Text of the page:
Kid-size doses of Pfizer vaccine appear safe and nearly 91 percent effective at preventing symptomatic infections in 5- to 11-year-olds, according to study details released Friday as the US considers opening vaccinations to that age group.
The shots could begin in early November, with the first children in line fully protected by Christmas, if regulators give the go-ahead.
That would represent a major expansion of the nation’s vaccine drive, encompassing roughly 28 million elementary school-age youngsters, AP news agency reported.
Full-strength Pfizer shots already are authorized for anyone 12 or older, but pediatricians and many parents are anxiously awaiting protection for younger children to stem rising infections and record hospitalizations among them from the extra-contagious delta variant and to help keep kids in school.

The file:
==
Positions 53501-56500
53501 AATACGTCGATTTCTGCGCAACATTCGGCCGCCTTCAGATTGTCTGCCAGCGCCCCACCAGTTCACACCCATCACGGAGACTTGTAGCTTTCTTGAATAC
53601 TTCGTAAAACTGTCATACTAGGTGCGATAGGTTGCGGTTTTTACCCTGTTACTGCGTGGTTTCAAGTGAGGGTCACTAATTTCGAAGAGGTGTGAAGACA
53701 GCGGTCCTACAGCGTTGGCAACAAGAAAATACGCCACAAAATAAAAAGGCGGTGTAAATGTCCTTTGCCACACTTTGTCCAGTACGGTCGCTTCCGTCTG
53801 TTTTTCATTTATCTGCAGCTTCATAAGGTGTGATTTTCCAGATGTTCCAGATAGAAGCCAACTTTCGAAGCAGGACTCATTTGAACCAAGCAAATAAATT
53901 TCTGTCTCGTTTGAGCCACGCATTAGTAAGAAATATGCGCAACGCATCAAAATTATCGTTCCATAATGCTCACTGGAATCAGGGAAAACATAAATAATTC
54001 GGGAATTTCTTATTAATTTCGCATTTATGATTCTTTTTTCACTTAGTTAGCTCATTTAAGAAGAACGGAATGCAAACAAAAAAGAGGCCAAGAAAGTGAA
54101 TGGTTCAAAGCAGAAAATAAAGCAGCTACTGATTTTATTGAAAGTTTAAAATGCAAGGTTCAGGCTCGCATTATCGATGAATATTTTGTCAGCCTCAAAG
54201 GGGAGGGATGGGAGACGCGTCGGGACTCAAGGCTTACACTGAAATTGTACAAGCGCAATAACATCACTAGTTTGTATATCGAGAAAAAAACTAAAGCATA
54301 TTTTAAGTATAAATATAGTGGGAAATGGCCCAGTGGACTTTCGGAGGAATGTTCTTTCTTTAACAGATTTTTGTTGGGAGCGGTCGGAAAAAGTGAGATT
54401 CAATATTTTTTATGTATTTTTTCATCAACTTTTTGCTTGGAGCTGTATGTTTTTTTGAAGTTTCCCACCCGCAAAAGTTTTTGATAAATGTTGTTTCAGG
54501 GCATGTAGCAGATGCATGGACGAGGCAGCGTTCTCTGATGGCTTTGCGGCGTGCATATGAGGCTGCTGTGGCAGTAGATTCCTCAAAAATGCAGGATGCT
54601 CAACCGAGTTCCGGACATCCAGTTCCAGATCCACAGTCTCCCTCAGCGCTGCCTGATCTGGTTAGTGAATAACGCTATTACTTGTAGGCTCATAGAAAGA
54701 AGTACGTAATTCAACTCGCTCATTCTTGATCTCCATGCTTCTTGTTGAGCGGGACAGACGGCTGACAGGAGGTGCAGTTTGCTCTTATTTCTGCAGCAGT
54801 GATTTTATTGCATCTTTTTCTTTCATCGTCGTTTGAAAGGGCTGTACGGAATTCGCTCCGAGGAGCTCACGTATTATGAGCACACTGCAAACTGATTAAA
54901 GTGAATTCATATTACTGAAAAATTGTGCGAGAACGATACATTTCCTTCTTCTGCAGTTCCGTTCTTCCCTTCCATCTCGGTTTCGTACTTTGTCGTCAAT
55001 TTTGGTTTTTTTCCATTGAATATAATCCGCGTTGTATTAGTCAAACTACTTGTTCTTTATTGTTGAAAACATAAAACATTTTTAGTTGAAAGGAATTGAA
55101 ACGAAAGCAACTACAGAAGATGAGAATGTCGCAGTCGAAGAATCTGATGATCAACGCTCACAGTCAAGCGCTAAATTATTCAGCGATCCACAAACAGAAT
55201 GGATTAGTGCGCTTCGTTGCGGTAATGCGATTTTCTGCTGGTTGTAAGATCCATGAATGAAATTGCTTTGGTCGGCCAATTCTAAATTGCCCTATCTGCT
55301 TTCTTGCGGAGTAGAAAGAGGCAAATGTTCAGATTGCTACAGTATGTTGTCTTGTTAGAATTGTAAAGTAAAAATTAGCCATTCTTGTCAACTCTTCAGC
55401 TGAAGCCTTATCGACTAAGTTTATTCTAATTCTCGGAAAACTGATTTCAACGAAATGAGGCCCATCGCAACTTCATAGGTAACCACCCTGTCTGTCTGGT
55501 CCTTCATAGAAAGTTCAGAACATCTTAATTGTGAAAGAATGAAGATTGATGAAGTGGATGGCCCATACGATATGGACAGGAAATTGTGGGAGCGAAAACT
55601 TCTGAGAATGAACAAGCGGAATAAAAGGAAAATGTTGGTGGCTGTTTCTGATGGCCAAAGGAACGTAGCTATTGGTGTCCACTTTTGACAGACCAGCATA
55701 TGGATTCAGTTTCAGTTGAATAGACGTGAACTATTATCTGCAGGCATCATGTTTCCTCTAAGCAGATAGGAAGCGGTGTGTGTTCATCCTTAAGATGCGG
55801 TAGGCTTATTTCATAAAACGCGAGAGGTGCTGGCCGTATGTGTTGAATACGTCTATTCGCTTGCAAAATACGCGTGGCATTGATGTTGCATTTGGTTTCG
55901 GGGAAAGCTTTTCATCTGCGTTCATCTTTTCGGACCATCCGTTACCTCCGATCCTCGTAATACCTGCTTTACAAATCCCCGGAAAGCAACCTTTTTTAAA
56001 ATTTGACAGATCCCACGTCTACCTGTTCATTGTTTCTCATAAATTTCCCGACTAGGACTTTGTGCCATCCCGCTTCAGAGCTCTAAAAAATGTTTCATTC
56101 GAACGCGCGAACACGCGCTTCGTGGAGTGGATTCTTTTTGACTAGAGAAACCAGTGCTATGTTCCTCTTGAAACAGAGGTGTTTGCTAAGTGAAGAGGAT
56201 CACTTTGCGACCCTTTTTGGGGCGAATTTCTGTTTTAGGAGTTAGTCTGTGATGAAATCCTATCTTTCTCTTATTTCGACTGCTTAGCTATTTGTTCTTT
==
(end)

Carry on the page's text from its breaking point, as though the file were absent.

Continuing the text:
The Biden administration has purchased enough kid-size doses — in special orange-capped vials to distinguish them from adult vaccine — for the nation’s 5- to 11-year-olds.
If the vaccine is cleared, millions of doses will be promptly shipped around the country, along with kid-size needles, reported AP.